James Connolly


Home Thrusts


Irish Worker, 6 December 1913.
Recently republished in Red Banner, No.4 (PO Box 6587, Dublin 6).
Transcription: Aindrias Ó Cathasaigh.
HTML Mark-up: Einde O’Callaghan for the Marxists’ Internet Archive.

Here are some questions that need answering:–

I. Will the Employers’ Committee consent to take a ballot of their members upon the question of the acceptance or rejection of the workers’ offer to accept Sir George Askwith’s Report [1] as a basis for discussion?

II. Would the present Employers’ Executive be re-elected if a ballot of the members was taken?

III. How long is it since a vote of the employers was taken in connection with the present dispute?

IV. Is it a fact that the present Chairman of the Employers’ Executive desires to prolong the dispute for political reasons, as he is a strong Unionist, and hopes to injure Home Rule by discrediting the Government?

V. Is it a fact, as commonly stated in Dublin, that a majority of the employers wish to settle, but are afraid of incurring the enmity of the financial power of the small clique who they in a foolish moment made their leaders?

The following letter from one of the children deported [2] is worth reading, and we, therefore, reproduce it just as it was written, without making any kind of alteration in the spelling or punctuation:–

Drimscott, Beaufort Drive,
Wallasey, Cheshire.

MY DEAR MOTHER, – Just a few lines to tell you that I received your kind and welcome letter. I was glad to find you all well. I want to tell you we all go to Mass every Sunday, and Sunday school. We are all made say our prayers every morning and night, the lady of the house comes round to all the beds and says have all of you said your prayers? if we have not said them she makes us say them at once. Mr Larkin had a big meeting in Liverpool on Monday night. Connolly spoke Larkin also spoke it was a shilling to get in. I was at it selling post cards of the Dublin children. I sold a lot. Connolly kissed us all and gave us all money. I was talking to Mr and Mrs Boares they told that they were talking to you. Mr Larkin is coming to see us next week, he gone to London this morning. Francis Kathleen like school very well. My birthday is on next Wednesday. I am 15 years of age. Francis grew 3 inches since she came over here. Is there any chance of the strike getting settled? Father better not be about Mountjoy or he will get pulled in.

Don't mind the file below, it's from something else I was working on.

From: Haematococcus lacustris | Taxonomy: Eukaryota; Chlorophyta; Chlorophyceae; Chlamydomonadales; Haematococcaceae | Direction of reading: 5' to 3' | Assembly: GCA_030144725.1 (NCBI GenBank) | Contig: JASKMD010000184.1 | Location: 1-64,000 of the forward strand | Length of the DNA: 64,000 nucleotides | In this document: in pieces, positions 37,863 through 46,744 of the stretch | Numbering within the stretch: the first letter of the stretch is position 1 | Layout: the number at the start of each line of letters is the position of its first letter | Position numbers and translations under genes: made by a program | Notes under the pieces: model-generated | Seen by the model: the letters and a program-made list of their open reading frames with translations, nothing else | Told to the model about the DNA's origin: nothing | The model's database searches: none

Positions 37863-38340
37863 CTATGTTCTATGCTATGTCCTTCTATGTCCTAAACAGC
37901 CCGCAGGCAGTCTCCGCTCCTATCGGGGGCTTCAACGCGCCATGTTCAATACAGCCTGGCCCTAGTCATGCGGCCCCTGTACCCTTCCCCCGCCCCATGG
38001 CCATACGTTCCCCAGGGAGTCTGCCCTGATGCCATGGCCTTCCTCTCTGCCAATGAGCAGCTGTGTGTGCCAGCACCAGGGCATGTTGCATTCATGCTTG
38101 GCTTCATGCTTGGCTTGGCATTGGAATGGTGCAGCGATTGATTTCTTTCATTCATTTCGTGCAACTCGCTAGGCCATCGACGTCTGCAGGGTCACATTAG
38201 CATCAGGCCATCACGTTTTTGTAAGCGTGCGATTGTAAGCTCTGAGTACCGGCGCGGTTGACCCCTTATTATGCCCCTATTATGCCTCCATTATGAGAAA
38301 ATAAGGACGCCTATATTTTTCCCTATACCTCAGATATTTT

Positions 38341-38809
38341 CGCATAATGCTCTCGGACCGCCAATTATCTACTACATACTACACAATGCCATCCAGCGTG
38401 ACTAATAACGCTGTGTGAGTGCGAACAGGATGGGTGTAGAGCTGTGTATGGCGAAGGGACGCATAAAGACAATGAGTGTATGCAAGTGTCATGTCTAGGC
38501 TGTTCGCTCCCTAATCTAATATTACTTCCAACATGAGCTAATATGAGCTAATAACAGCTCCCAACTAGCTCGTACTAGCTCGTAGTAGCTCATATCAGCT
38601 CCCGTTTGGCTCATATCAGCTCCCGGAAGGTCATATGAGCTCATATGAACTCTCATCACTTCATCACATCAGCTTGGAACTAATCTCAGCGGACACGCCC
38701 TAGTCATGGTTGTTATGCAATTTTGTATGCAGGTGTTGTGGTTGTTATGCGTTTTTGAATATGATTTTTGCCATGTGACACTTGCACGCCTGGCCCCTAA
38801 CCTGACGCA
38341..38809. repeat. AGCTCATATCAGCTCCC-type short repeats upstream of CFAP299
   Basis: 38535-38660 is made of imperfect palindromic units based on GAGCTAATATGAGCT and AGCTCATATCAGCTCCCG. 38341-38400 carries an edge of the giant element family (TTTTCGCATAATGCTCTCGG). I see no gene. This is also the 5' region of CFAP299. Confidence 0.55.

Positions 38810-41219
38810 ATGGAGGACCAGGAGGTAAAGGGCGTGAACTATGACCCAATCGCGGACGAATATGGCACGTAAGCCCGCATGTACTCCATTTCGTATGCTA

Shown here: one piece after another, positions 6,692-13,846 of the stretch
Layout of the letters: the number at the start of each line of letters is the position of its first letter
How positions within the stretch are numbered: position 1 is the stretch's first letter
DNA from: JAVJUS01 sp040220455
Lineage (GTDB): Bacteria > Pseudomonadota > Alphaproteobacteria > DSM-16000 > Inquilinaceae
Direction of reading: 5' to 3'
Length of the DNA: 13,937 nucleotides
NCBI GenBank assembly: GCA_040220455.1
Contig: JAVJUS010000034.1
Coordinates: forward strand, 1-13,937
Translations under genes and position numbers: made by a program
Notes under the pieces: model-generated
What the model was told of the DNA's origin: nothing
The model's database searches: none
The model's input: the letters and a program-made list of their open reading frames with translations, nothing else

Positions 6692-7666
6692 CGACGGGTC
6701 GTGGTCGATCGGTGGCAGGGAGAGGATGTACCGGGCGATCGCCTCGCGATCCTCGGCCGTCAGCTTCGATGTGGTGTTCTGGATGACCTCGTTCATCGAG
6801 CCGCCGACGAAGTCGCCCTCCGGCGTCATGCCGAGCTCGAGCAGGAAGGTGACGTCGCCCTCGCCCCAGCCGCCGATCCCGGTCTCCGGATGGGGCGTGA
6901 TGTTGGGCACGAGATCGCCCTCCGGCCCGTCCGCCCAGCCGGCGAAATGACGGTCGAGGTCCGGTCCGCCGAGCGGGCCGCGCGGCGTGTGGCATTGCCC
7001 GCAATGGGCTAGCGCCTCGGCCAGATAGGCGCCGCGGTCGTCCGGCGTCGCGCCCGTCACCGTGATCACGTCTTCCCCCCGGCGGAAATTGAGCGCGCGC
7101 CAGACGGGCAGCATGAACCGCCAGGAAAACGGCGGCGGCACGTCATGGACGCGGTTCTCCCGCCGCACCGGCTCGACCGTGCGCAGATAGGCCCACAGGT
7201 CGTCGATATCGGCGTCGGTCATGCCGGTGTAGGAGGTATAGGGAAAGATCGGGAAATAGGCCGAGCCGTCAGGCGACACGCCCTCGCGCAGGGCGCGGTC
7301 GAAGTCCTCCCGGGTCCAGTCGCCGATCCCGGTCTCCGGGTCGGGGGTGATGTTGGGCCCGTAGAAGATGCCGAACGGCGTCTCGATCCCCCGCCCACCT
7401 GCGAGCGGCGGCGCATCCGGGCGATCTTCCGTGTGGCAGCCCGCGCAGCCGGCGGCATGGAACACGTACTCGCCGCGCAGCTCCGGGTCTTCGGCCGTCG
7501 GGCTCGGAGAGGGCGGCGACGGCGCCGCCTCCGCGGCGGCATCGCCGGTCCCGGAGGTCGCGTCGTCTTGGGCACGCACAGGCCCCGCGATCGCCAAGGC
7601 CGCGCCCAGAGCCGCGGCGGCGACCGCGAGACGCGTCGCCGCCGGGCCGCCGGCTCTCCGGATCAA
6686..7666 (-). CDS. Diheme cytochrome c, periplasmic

With love from your loving son,
Paddy. God bless you all, good bye.

Larkin’s meeting in Liverpool was a great success, in spite of the fact that a leaflet was issued calling upon the seamen and firemen to prevent him speaking until he apologised for his criticism of Havelock Wilson [3] – a humorous idea. Another leaflet was also issued calling for a rally of the Orangemen against the meeting. It was hoped, no doubt, that such tactics would frighten the timid away; but the hall was crowded, nevertheless.

Speaking of the Seamen’s and Firemen’s Union, it is worth fixing this fact – that there are certain boats belonging to the Head Line of steamers being worked at present in Dublin by scab labourers from the Federation ship. [4] As these boats were discharged the members of the Seamen’s and Firemen’s Union desired to know their position in the event of their resolving to stand by ordinary Trade Union principles and refusing to work a boat that had been discharged by the lowest form of professional scab labour. Accordingly they wired to Maritime Hall, London, asking for instructions, and received back a telegram, signed by Father Hopkins, giving direct instructions to them to sign on in the scab ships, and thus complete the work the professional strike-breakers had begun. But, being men, they refused.




1. Askwith headed the Board of Trade inquiry into the lockout, which proposed that the workers be reinstated, that the employers’ anti-union pledge be withdrawn, and that the union renounce the sympathetic strike for two years.

2. That is, sent to the homes of sympathisers in England to be looked after during the lockout. Catholic activists alleged that the children’s faith was being endangered, and physically prevented all but a few being sent.

3. Leader of the National Seamen’s and Firemen’s Union.

4. The Shipping Federation was supplying men to break the strike.


Last updated on 6.10.2003